“Well, it’s in the family Halictidae. A group of bees that are commonly known as ‘Sweat Bees’. (Yeah, I know, not the most romantic of names!) There are two different kinds that I think it could be, but I forget how to pronounce their names — they both sound like Greek gods to me…”


sweat bee & sunflower


In my defense, many insects don’t have common names assigned to them, just long, hard to pronounce scientific names. A lot of them also look very, very similar and I confess that in the end I needed one of the insanely good experts on BugGuide to help me out. With his assistance, I can now confidently say:

“Behold! Agapostemon! All-powerful green god of the sunflower children. Dazzling beyond measure, with skin that sparkles like a million emeralds and furry chaps dripping with gold dust”


sweat bee & sunflower



I guess I’m feeling a bit silly today…


sweat bee & sunflower


There are so many species of native bees (as opposed to the introduced, non-native Honey Bee, Apis mellifera) and they come in all shapes, sizes and colors. Next time you see one… approach slowly and take a good close look… they’re beautiful creatures! (Oh, and if you happen to take a picture… send it to me! I love getting the opportunity to try to identify mystery insects.)

Harsi / June 9, 2011 / arthropods / 3 Comments

Green Heron & Blue Damsels

Green Heron pano


For anyone not familiar, the Green Heron (Butorides virescens) is a small (16 – 18 inches) wading bird that can be found throughout much of the U.S. along creeks and rivers or at ponds, lakes, marshes, swamps and even pastures. Finding the immature bird in the above photo probably isn’t too hard… but at a distance they are extremely cryptic and even up close they can be hard to spot if they’re standing still.


photographer & hidden Green Heron


Now, why would I include this photo?  Well, because I thought it was amusing. This woman was diligently taking photos of a turtle sunning on the edge of the pond in front of her. Unseen from her vantage point was the stealthy heron lurking in the foreground several feet away. Can’t see it? *Click on the image if you’re in need of some assistance.*

Of course the heron has good reason to skulk quietly and slowly in the partial shadows at the water’s edge… Much of its diet is comprised of small fish. Actually, it is one of the few bird species known to use bait in order to capture its fish prey. According to the Cornell Lab of Ornithology’s website: “It commonly drops bait onto the surface of the water and grabs the small fish that are attracted. It uses a variety of baits and lures, including crusts of bread, insects, earthworms, twigs, or feathers.”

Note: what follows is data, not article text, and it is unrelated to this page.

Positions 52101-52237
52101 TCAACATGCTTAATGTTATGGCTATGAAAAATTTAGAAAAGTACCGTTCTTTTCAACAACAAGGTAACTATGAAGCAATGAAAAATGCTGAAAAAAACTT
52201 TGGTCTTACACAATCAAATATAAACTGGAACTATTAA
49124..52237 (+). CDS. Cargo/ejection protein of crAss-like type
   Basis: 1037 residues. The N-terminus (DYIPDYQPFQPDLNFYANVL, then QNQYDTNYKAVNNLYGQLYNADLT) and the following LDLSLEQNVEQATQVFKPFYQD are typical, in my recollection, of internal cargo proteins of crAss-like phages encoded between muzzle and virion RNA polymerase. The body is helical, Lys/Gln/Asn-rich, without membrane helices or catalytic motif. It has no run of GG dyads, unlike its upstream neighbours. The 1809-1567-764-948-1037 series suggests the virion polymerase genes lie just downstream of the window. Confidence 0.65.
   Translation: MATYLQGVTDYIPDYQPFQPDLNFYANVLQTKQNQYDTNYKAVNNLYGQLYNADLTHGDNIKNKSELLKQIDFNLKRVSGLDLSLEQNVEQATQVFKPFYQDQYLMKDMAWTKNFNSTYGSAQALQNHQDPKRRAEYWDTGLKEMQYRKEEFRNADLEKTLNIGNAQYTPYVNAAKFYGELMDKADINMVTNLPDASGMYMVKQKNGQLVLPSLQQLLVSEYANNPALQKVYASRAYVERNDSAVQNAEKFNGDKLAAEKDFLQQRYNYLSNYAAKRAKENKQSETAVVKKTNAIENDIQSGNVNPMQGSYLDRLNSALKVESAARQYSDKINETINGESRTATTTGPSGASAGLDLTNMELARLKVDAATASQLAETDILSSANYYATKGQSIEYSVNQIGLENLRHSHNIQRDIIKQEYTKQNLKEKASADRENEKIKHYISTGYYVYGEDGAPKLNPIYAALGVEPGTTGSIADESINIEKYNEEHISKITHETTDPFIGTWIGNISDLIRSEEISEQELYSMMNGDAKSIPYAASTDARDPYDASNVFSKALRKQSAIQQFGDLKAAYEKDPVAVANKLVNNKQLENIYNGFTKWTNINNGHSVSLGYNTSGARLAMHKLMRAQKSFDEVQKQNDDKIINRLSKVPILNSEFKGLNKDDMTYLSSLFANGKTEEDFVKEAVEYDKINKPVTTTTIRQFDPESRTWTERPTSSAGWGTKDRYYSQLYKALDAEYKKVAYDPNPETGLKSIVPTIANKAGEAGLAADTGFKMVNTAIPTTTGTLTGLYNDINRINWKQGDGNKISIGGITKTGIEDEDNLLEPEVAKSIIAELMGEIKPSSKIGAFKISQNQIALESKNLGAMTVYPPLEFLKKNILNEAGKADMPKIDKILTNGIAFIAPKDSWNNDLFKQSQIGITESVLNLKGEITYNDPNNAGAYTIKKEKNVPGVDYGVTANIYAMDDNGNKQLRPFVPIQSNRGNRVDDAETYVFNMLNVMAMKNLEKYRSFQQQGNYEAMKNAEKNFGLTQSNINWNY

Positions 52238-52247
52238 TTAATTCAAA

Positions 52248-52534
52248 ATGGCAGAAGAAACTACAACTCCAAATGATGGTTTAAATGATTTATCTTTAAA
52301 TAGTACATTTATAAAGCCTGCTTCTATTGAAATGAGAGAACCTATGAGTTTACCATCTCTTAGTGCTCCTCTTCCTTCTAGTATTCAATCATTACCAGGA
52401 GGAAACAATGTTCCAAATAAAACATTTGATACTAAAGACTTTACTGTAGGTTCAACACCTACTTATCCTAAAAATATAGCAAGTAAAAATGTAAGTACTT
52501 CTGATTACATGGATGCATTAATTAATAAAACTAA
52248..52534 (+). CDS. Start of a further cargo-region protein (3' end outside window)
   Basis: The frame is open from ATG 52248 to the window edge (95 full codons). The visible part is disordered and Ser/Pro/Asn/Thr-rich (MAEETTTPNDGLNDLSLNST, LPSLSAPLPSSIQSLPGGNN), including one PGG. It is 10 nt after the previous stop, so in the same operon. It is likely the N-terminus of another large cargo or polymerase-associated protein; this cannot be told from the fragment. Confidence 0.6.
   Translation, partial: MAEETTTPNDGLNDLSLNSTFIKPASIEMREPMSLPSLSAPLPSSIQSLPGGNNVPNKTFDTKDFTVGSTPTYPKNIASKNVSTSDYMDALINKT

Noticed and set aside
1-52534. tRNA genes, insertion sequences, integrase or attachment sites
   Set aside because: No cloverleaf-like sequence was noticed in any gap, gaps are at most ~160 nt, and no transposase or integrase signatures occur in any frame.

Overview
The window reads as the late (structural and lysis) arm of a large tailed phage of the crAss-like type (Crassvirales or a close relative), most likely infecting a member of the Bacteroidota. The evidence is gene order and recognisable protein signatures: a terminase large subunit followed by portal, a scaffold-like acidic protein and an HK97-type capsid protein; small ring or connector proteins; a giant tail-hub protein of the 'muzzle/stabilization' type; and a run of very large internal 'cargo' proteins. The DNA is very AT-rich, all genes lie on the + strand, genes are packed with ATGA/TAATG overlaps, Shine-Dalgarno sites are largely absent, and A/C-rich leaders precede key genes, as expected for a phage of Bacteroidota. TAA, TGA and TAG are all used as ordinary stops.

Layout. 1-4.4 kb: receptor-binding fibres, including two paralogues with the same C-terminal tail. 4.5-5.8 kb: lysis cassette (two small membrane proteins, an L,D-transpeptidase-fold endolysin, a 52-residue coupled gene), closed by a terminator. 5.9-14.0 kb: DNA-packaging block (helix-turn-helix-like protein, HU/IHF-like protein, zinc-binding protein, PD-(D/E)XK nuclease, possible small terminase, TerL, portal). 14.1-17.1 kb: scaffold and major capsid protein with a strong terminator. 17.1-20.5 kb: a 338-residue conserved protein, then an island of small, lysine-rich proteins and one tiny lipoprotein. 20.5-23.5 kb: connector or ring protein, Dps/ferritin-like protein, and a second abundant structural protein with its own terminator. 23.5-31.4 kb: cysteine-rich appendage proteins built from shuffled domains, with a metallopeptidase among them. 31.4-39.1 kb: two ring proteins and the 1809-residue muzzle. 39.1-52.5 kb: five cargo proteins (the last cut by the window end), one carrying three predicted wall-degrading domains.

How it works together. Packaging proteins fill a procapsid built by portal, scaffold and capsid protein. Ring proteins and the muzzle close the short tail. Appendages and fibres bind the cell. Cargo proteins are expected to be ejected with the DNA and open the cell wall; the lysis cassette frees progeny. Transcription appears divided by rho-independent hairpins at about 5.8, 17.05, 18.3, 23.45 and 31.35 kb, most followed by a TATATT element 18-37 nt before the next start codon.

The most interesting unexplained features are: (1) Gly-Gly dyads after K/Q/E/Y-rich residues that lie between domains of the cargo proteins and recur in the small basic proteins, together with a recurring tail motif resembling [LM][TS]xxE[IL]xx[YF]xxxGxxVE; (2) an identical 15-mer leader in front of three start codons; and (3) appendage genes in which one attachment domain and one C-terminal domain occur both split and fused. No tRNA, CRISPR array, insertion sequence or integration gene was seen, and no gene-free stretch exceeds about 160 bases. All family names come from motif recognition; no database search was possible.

The Green Heron is also known to eat frogs, insects and other invertebrates. While hanging out at El Dorado Regional Park last weekend, it was my extreme pleasure to get to watch one immature heron hunting damselflies. The vegetation around the ponds was rife with bright blue and pinkish damselflies. Rarely can I recall seeing so many damsels in one location. Time after time we watched this bird snap at the air and at plant edges. From what we observed, it had a pretty high rate of success, catching damsel after damsel and gulping them down. The fact that I caught a few of these captures on film was just marvelous! *Be sure to click on the images to see more detail.*


Green Heron searchingSearching… searching…


Green Heron & damselsHmmmmm… damselflies above and below…


Green Heron nabbing damselGot one!!


Green Heron nabbing damselIt’s a bit tough to see in this photo, but if you click to see the bigger image you can just make out the blur of a struggling damsel in the heron’s mouth and one flying dangerously close just above its head.


Green Heron & shadowI love how long and tall this heron looks next to its squat little shadow…


Green Heron looking greenIn some lighting it can be hard to tell why the Green Heron is so named. Immature birds are not as brightly colored as the adults, but in this photo, you can get a feel for the iridescent greeny-blue head and wing feathers that gave this bird its moniker.

All of these photos were taken during our day trip to El Dorado Regional Park where we were quite entertained by our observations of one (or possibly two) of these immature heron. I leave you with this parting image…


Green Heron wading

Harsi / June 7, 2011 / arthropods, birds / 2 Comments

Sometimes The Sky Calls…

Another night of unsatisfying sleep, my Inbox is full of e-mail awaiting responses, my household chores are steadily backing up. In light of all of this, I had decided that I would stay inside today and just post some remaining photos from yesterday’s walk. But… this morning I looked outside and it was cloudy. I cracked the front door and the weather was cool and breezy. Birds were singing… squirrels were zipping around… and, well, you know how it goes. I got dressed and put my shoes on. [insert sheepish grin] I figured I should at least grab a cup of juice before leaving and while gulping it down, I peered out the kitchen window. As if on cue, my favorite spotted-little-one showed up with its mom and gave me a glimpse or two as it snuck through the sage and olive trees.


mule deer fawn

There was a fair bit of blue sky showing, but the clouds that covered the rest of the sky more than made up for it. Wispy and whimsical. Puffs and arcs. Stretching, shifting and moving. Aaaah… action in the sky… just what I crave!


clouds sky trees

clouds sky hillside

cloud abstract


As if issuing some sort of homage to the little spotted fawn from earlier, the sky shifted yet again and produced this most wonderful pattern:


cloud abstract spots**Be sure to click on the image for a beautiful panoramic.**

A Cooper’s Hawk (quite likely the same one from yesterday!) soared effortlessly above me. Sharing the sky with the hawk were a few swallows swooping and diving at unseen insects. I heard the raucous croaking of the boisterous raven family long before I spotted them high over the hills. The juveniles are as big as the adults now and the family (6 birds total, I think) loudly travels together in search of food and perhaps a bit of mayhem.


Cooper's Hawk & Common Ravens